Meanwhile, I haven’t looked at the latter part of Act II and Act III in almost a year, let alone submitted it to my group. It thus stolidly remains part of draft 5.
For simplicity’s sake, I’m calling the whole thing draft 7 now. Regardless of what I call it, though, the fact remains that it’s still not done.
Solution: Admittedly, the rewrite (re-rewrite) of the first part of Act II is proving challenging. I need to include more tension and more danger to the protagonist while at the same time cutting eight chapters down to about five.
But on the whole, my incomplete draft is not really a problem in need of fixing. I’m constantly working on my WIP and need to just allow my progress to happen in its normal course.
Which at this point will clearly continue into 2019.
3) Make a decision about going back to school
Assessment: By July’s assessment, I’d already learned I wasn’t accepted into the program I applied for. The decision of whether to actually go back to school (vs. deferring admission) was thus rendered moot.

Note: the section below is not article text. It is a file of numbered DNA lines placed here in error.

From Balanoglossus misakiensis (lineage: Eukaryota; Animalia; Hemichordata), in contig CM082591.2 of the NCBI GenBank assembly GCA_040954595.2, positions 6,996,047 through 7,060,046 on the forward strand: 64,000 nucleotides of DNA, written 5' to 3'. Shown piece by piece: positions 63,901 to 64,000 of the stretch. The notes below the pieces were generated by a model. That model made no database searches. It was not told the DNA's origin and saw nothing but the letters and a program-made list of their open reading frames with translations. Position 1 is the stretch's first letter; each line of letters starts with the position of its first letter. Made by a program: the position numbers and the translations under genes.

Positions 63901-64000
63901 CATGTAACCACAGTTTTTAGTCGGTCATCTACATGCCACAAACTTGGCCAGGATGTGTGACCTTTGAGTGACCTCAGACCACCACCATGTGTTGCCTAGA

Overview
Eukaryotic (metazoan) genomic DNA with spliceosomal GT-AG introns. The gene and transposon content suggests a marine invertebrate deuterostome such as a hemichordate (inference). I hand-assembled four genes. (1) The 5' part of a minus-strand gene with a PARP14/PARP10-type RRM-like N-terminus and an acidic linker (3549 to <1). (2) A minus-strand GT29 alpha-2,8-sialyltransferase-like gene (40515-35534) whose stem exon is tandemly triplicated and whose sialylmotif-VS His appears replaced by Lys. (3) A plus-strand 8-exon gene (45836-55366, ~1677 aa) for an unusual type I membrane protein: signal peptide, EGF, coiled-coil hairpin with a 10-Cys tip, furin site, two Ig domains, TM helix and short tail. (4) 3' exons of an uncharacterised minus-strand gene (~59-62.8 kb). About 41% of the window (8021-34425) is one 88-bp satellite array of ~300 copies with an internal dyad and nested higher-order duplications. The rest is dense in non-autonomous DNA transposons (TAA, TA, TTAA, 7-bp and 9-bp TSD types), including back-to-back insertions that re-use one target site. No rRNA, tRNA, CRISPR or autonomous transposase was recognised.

In my opinion, this still counts as having achieved this goal, for I did everything within my control in support of it.
Come December 31, I’ll have to decide if I want to reprise this resolution for 2019, or else abandon (or postpone) the whole endeavor.
4) Devise more of the plot of my next novel, as informed by more research into ancient Greece
Assessment: Without question, this has been my most challenging resolution for 2018. Not because it’s inherently difficult, but rather because various deadlines throughout the year, both personal and professional, prevented me from making proper use of my time to fit it in.
During the last couple of months I made ~some~ progress—namely, I started listening to a Greek history podcast, although I’ve yet to reach the period of history that will feature in my novel (the Classical period). And again, I haven’t prioritized getting to the correct period of history.